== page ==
The case for growth-indexed bonds in advanced economies today
Times are changing. The growth indexed bonds were advised by advanced world econs to the developing economies. Now they advise the same for the advanced economies as well. The idea is simple – you get paid as per the growth rate of an economy. If growth goes up, payments to investors rise and vice-versa. Given the volatile and uncertain growth pattern in advanced world, one could look at growth bonds for them as well.
Olivier Blanchard and others have a piece on the same:
One of the legacies of the Global Crisis is a high ratio of public debt to GDP. While current levels may be sustainable, another series of bad shocks could easily tip the balance and lead to unsustainable debt ratios. This column argues that against this background, growth-indexed bonds can help. By decreasing payments when growth is low, they can substantially reduce the upper tail of the distribution of the debt ratio and lessen the risk of a debt explosion.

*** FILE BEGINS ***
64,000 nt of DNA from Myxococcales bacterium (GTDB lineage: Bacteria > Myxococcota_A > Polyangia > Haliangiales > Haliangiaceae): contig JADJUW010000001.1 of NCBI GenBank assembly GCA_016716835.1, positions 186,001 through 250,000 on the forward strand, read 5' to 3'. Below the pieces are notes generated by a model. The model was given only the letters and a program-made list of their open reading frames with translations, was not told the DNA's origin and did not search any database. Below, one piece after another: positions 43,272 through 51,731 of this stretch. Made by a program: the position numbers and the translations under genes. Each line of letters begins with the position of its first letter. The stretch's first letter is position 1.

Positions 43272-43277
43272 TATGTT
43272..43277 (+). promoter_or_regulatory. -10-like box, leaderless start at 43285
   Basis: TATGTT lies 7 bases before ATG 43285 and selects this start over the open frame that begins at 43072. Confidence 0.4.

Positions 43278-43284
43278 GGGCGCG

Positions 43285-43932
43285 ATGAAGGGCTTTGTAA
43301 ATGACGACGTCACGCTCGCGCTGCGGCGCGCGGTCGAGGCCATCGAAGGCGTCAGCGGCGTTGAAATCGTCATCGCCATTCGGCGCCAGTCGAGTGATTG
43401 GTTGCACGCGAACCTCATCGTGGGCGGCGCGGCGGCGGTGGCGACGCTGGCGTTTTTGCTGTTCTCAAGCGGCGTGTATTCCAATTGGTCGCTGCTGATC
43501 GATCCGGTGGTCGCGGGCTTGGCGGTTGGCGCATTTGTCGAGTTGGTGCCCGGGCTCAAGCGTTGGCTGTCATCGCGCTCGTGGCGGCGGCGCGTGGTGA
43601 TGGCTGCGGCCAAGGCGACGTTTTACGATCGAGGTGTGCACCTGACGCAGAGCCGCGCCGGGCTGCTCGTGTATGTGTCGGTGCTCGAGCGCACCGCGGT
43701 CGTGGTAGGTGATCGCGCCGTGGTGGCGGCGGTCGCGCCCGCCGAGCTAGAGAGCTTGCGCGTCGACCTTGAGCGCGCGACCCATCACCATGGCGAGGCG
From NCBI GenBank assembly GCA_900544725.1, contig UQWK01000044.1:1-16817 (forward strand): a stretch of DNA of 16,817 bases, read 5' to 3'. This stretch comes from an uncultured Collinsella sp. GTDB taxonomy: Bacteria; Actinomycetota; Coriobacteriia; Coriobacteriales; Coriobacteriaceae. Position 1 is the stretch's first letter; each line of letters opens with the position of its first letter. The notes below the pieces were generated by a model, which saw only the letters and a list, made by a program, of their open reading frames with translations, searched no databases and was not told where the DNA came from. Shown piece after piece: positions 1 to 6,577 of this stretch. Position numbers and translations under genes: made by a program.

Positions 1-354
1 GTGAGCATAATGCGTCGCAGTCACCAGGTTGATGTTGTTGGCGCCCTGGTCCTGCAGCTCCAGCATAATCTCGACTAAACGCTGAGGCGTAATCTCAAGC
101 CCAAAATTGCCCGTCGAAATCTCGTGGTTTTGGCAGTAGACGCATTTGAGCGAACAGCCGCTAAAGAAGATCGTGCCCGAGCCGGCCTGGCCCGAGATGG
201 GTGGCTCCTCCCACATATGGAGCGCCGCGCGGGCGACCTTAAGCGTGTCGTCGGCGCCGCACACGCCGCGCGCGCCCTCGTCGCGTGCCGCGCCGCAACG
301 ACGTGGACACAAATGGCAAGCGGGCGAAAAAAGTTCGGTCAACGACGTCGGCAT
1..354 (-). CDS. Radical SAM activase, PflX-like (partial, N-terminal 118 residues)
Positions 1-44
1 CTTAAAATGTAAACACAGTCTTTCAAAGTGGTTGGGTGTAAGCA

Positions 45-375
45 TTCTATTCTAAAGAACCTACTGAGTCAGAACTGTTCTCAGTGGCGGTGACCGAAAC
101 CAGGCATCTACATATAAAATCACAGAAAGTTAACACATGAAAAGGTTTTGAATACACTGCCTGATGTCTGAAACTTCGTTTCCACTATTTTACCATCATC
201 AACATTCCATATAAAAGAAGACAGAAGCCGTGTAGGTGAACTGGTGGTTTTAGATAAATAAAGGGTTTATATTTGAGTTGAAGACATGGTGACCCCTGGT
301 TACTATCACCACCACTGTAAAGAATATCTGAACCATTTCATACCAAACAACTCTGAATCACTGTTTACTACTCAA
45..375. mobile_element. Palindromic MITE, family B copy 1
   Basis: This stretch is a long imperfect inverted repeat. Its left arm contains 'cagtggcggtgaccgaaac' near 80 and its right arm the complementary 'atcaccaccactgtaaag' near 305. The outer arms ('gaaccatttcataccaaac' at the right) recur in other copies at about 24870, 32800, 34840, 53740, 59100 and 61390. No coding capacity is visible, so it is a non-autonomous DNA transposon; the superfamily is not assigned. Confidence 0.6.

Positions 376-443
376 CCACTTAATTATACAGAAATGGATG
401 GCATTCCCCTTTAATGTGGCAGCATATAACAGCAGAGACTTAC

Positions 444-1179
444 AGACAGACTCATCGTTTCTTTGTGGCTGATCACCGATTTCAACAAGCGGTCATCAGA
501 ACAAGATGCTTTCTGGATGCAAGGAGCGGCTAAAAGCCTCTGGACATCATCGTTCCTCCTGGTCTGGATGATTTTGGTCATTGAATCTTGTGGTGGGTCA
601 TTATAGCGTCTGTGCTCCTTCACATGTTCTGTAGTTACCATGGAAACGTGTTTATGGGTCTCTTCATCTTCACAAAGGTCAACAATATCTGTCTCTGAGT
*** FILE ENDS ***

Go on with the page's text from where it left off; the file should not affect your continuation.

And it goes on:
The economic case for growth-indexed bonds is clear. By indexing interest payments to growth, they limit the increase in the debt ratio in bad times, thus decreasing the probability that the debt becomes unsustainable. As a result, they reduce the default risk premium, further improving the distribution of the debt ratio. However, as interest payments become more volatile, growth-indexed bonds might have to pay a premium in order to compensate investors for the GDP growth risk. If the premium is too high, the benefits of a smaller upper tail may be more than offset by faster increases in the debt ratio under the baseline.
In this column, we explore these issues quantitatively. To anticipate our conclusions, we believe that, today, there is a case for a large issuance of growth-indexed bonds in advanced economies in general, and in the Eurozone members in particular.
Well don’t think any such things can work for EZ. It has much bigger problems and all these bond issuances are just band-aids..